Ebscohost contacted us again some
months later, at which time I reiterated the
concerns regarding the journal’s rights and
the authors’ rights.

This time I was assured that a new contract
would be drawn up which would address
these issues and guarantee that Codex’s
copyright policies would be maintained,
and everybody’s rights protected.
Sure enough, a new contract was sent, and
again it was reviewed by several members of

This time, the contract was deemed acceptable.
The language had been changed to guarantee
that everybody’s interests would be protected.
There have been two other cases of note
with regard to copyright issues for Codex.
One involved Josh Finnell, whom some of
you may know, and who has granted
permission for me to share this.

Josh submitted an article for publication in
the third issue of the journal. It had already
gone through peer review and was going to
be accepted for publication.
Before I could notify Josh that his article was
going to be accepted, he emailed me and
regretfully withdrew his article for consideration,
telling me the article had already been
published, which meant it could not be
published in Codex. (FNAR, remember?)

 He told me that the article in question had
been submitted to another journal a year prior
to its submission to Codex.
However, he’d never heard a thing, so he
assumed the article had been rejected. Then, in
January 2011, a year after he’d submitted the
article to this other journal, the editor of the
journal suddenly emailed him and told him the
article was going to be published in the issue
that was about to come out.

This was frustrating, of course, for both of us, and
he shared that he’d other experiences where he
felt his rights had been infringed.
“One of the first articles I ever wrote was just
published two months ago in [title of journal
redacted]. Odd, since I wrote this article in
2007. I have a list of correspondence with
the editor about when I would receive
feedback about my submission (nothing for
two years!). I sent an email rescinding my
submission and published it in NMRT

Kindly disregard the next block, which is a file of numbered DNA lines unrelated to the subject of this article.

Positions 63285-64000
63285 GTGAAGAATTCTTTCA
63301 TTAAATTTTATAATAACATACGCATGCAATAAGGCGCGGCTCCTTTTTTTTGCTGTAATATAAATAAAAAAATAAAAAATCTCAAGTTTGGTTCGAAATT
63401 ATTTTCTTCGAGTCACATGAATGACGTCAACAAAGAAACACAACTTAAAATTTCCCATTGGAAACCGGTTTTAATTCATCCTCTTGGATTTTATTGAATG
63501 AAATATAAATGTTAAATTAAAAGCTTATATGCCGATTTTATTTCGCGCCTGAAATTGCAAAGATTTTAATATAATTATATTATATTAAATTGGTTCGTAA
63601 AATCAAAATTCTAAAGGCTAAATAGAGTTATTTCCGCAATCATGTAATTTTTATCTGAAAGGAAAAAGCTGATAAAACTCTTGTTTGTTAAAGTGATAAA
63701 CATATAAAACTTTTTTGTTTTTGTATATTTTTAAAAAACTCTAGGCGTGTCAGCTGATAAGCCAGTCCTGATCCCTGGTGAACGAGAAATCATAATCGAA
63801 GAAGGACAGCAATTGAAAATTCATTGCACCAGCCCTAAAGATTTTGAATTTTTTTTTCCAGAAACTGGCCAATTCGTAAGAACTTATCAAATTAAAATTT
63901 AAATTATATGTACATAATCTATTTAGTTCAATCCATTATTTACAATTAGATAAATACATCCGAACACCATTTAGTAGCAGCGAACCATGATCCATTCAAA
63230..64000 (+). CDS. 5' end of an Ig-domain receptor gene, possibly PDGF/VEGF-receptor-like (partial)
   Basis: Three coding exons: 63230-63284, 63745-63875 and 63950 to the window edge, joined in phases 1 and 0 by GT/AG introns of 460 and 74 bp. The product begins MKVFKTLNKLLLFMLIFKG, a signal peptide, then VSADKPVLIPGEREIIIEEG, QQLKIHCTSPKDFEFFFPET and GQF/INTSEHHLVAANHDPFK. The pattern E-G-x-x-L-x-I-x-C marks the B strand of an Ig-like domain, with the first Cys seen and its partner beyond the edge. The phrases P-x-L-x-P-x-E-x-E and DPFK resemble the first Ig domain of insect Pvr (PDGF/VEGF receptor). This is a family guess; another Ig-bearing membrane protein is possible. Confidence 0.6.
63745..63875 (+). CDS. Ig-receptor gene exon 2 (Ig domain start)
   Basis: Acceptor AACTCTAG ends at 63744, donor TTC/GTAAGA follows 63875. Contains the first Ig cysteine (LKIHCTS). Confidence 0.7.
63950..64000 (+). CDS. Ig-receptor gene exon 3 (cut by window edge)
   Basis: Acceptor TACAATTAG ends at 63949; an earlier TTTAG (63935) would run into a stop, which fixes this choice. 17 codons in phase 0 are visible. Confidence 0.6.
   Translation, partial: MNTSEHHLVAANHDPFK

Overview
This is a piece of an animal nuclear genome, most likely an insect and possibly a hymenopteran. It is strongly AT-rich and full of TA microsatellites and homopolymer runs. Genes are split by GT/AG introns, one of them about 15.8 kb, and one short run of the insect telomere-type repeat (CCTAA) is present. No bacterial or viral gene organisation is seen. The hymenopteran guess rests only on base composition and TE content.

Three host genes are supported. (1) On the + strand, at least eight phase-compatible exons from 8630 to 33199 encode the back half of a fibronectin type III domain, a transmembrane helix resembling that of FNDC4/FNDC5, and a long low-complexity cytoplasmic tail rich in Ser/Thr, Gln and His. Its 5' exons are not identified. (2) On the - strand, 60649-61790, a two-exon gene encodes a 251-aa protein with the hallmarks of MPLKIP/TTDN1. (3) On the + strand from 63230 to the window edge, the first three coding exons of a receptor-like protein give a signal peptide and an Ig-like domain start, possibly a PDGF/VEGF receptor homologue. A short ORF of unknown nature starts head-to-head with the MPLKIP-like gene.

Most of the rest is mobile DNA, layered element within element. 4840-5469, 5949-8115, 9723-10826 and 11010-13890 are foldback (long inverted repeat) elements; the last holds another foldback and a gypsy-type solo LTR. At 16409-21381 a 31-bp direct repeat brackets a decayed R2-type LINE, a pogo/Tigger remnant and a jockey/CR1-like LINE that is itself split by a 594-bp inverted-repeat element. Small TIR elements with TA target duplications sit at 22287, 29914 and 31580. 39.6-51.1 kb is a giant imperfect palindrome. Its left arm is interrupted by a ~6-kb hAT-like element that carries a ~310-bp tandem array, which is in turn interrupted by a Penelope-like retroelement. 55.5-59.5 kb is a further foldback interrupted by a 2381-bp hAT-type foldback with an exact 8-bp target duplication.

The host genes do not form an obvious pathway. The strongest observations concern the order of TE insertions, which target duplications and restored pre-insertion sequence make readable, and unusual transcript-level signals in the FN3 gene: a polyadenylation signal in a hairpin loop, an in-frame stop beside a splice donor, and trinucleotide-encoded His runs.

Footnotes just to get it off my place.”
“What should appear two months ago time-
 stamped as 2008!??? Both are such minor
 publications, and arguably one is a newsletter,
 so I let the matter go.”

  Clearly, Josh’s rights were not protected, or
 even respected, in this case. It’s worth noting
 that the second journal with which Josh had
 issues has freely accessible content on its site,
 as well as NMRT Footnotes (an ALA
The other case concerned Benjamin Keele,
a library science graduate student who
submitted an article on DOIs in law journals.
His article was subsequently rejected
because the peer reviewers determined
that it was beyond the scope of Codex, but
before their reviews came in, two events
took place that demonstrated the benefits
of open access. Ben agreed to let me share
his story with you as well.
The first was that Ben told me that preprint
(essentially, a draft) of the article had already
been posted on the Social Science Research
Network (SSRN), and he was concerned that this
might conflict with Codex’s non-competitive

However, since what he posted was a preprint, it
was determined that this was acceptable. SSRN is
both a green OA and gold OA, as it publishes
through its own journals and partner journals.
The other issue concerned Ben’s being
named a winner in the American
Association of Law Libraries/LexisNexis Call
for Papers Competition (Student Division)
with the DOIs article. Winning meant the
article would be published in the Law Library
Journal. This caused some concern (again),
considering that LLJ is a traditional journal,
not OA.
However, Ben discussed the matter with
the editor of LLJ. LLJ was NOT going to ask
for the rights like most traditional journals; it
was actually going to grant him a CC

 This meant, since Codex was going to
“press” first, that it would receive FNASR
rights, and Ben could still publish it in LLJ.
   Ultimately, open access is about two things:

    1.    Providing free access to scholarly research to
          anybody with as few restrictions as possible
    2.    Protecting the rights of the authors, the publications,
          and the users as well

        Open access is still developing and changing,
         but it’s gained a lot of ground, and scholars
         and librarians are still working towards
         spreading the principles of OA
   Budapest Open Access Initiative. (2011, February
    13). Budapest Open Access Initiative: Frequently
    asked questions. Retrieved from
   Creative Commons. (n.d.). Licenses. Retrieved from
   DOAJ – Directory of Open Access Journals. (2011).
    Directory of open access journals. Retrieved from
   Gilks, M. (2000). Rights: What they mean and why
    they’re important. Retrieved from
 Open Society Foundations. (2011).
  Initiatives. Retrieved from
 Public Knowledge Project. (n.d.) Open
  journal systems. Retrieved from
 Suber, P. (n.d.). Peter Suber. Retrieved from
   Presentation URL
   Codex Homepage
   ACRL-LA Homepage
   My Contact Info
If you have questions, don’t hesitate to contact me!

           Megan Lowe, Codex Editor
     Reference Librarian/Associate Professor
        University of Louisiana at Monroe